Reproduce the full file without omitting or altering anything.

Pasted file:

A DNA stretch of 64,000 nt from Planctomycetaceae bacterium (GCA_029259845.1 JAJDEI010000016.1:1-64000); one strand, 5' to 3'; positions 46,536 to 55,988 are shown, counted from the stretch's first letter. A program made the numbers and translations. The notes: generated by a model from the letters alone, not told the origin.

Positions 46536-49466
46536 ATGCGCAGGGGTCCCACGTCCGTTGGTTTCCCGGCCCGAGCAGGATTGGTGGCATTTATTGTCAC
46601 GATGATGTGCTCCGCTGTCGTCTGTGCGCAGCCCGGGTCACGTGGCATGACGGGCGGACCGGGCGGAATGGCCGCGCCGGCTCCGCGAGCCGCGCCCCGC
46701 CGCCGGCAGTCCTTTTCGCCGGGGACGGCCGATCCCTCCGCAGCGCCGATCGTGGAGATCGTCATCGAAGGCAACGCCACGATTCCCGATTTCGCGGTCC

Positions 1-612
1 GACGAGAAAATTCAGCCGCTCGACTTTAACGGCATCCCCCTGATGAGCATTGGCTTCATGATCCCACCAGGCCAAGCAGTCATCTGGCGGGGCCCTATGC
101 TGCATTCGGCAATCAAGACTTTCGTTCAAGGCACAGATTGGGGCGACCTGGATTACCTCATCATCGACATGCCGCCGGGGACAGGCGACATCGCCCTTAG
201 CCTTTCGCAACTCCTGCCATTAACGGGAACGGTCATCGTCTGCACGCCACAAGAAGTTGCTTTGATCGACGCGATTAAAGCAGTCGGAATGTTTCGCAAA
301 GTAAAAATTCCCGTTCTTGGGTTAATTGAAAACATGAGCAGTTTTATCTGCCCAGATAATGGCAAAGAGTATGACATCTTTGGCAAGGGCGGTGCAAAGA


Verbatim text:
A DNA stretch of 64,000 nt from Planctomycetaceae bacterium (GCA_029259845.1 JAJDEI010000016.1:1-64000); one strand, 5' to 3'; positions 46,536 to 55,988 are shown, counted from the stretch's first letter. A program made the numbers and translations. The notes: generated by a model from the letters alone, not told the origin.

Positions 46536-49466
46536 ATGCGCAGGGGTCCCACGTCCGTTGGTTTCCCGGCCCGAGCAGGATTGGTGGCATTTATTGTCAC
46601 GATGATGTGCTCCGCTGTCGTCTGTGCGCAGCCCGGGTCACGTGGCATGACGGGCGGACCGGGCGGAATGGCCGCGCCGGCTCCGCGAGCCGCGCCCCGC
46701 CGCCGGCAGTCCTTTTCGCCGGGGACGGCCGATCCCTCCGCAGCGCCGATCGTGGAGATCGTCATCGAAGGCAACGCCACGATTCCCGATTTCGCGGTCC

Positions 1-612
1 GACGAGAAAATTCAGCCGCTCGACTTTAACGGCATCCCCCTGATGAGCATTGGCTTCATGATCCCACCAGGCCAAGCAGTCATCTGGCGGGGCCCTATGC
101 TGCATTCGGCAATCAAGACTTTCGTTCAAGGCACAGATTGGGGCGACCTGGATTACCTCATCATCGACATGCCGCCGGGGACAGGCGACATCGCCCTTAG
201 CCTTTCGCAACTCCTGCCATTAACGGGAACGGTCATCGTCTGCACGCCACAAGAAGTTGCTTTGATCGACGCGATTAAAGCAGTCGGAATGTTTCGCAAA
301 GTAAAAATTCCCGTTCTTGGGTTAATTGAAAACATGAGCAGTTTTATCTGCCCAGATAATGGCAAAGAGTATGACATCTTTGGCAAGGGCGGTGCAAAGA